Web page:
The Original Sounds Of Mali.

Label: Mr. Bongo

Although Mali only gained independence from France on the ’22nd’ of September 1960, this relatively new country, already has a rich musical heritage. The golden age of Malian music began after Mali’s first president Modibo Keïta was overthrown in a bloodless coup d’état on the ’19th’ of November 1968, which is now known as Liberation Day. 

By then, Mali was one of the sick men of West Africa, and had been economic decline since gaining independence. The military-led  regime installed Moussa Traoré as Mali’s new president, and this was the start of the dictator’s twenty-three year reign. 

Little did the Malian people know what life under Moussa Traoré would be like. He attempted to bring about economic reform, but Mali was being torn apart by political conflict. To make matters worse, suffered from drought, famine and ethnic violence which hampered any hope of Mali becoming a democratic country.

Anyone who protested against Moussa Traoré’s regime were dealt with harshly. When they were arrested, many were tortured, and others brutalised or imprisoned. However, Moussa Traoré’s regime had no qualms about murdering their opponents, as he ruled with an iron fist.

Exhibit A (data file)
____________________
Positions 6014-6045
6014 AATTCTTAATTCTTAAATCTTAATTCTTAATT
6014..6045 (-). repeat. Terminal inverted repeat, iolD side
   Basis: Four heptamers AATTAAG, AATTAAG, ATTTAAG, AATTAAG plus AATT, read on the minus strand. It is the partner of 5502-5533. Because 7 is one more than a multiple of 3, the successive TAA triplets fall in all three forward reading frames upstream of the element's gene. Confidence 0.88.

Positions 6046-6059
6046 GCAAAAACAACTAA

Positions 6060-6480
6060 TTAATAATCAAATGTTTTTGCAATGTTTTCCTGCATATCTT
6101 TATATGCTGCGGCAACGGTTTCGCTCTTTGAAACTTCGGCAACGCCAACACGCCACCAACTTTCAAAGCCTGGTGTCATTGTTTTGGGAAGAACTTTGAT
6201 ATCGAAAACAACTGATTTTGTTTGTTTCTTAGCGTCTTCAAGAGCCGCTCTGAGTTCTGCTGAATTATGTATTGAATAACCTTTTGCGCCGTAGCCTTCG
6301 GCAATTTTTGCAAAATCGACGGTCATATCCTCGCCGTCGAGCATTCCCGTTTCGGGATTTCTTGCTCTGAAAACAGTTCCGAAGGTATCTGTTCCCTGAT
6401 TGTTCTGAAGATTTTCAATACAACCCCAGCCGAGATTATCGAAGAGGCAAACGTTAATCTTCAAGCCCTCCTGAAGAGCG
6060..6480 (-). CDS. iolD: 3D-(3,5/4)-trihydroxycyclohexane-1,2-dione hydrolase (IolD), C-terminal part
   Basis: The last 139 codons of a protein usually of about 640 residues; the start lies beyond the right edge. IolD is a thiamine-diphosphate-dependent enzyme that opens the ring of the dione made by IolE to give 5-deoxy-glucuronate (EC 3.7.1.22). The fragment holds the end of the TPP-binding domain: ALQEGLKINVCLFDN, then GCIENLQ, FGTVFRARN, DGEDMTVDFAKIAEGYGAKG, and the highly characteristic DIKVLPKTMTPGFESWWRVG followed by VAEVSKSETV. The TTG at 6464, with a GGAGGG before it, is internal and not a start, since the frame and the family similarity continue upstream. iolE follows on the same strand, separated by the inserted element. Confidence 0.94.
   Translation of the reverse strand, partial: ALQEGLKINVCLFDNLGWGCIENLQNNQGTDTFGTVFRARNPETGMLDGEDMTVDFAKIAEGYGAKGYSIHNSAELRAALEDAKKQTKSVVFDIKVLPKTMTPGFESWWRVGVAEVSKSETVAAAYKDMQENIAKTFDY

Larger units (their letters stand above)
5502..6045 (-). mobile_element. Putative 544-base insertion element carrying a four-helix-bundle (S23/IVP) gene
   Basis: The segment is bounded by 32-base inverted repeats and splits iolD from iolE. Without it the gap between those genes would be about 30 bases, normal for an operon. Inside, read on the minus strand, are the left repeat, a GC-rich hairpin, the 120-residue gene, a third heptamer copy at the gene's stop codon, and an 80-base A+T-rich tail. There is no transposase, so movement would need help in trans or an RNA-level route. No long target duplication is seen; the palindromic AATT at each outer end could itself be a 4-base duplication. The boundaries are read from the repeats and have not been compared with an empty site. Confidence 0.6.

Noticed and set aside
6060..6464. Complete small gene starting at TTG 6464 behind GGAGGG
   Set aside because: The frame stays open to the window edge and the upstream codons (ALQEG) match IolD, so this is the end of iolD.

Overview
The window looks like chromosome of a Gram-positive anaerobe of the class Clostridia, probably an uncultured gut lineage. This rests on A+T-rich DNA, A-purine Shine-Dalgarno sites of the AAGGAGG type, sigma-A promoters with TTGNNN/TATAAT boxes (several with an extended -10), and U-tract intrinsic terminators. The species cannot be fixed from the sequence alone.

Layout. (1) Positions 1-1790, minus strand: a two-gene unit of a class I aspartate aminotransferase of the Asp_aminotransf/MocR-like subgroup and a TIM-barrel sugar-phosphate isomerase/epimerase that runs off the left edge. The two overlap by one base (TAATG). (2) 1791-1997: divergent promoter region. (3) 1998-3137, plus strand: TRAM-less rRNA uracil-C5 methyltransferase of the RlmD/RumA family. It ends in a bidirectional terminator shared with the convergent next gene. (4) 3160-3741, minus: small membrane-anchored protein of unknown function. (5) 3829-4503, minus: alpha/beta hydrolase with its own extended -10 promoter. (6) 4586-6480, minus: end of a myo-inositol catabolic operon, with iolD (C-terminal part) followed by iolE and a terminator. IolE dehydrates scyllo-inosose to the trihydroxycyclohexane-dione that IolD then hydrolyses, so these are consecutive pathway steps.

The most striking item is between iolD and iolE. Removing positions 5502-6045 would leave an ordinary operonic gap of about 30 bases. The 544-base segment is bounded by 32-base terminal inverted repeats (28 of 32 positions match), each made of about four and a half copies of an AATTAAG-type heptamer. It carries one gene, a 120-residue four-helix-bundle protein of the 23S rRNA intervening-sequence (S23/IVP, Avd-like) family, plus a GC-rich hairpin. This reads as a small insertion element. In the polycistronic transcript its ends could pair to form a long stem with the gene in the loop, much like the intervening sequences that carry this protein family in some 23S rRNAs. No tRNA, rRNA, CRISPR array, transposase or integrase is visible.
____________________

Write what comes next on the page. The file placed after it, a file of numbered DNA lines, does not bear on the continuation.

Despite ruling with an iron fist, by March 1991, Moussa Traoré had survived three coups and student unrest. The latest student unrest came in January 1991, but Moussa Traoré’s regime suppressed the protests, and he lived to fight another day. By then, he had ruled his country for twenty-three years, and outlasted many other West African leaders. Moussa Traoré must have thought he was invincible. 

On the ‘22nd’ of March 1991, Moussa Traoré’s invincibility was put to the test when pro-democracy rallies took place in towns and cities across Mali. In urban and rural areas, the Malian people belatedly rose up against Moussa Traoré’s regime. By the ’26th’ of March 1991, the opponents of Moussa Traoré’s corrupt and dictatorial regime, had played their part in what was a bitter and bloody coup.

300 lives were lost during the four-day March Revolution, but by the ’26th’ of March 1991, Moussa Traoré’s regime was overthrown, and a transitional government installed. Moussa Traore and three of his associates received the death sentence, and were later sentenced to death.

By 1992, Mali was transformed. It had a new constitution which was approved by a national referendum, and Alpha Oumar Konaré Mali won the first ever democratic, multi-party presidential election. Under Alpha Oumar Konaré’s government Mali would become one of the politically and socially stable countries in the whole of Africa. These were changed days indeed.

Despite the turmoil, brutality and hardship caused by Moussa Traore’s regime, Malian music enjoyed what is now regarded as a golden period between the late-sixties and mid-eighties. Malian music thrived during this golden period, which is documented on a  recently released compilation The Original Sounds Of Mali, which was released by the Brighton-based Mr. Bongo label.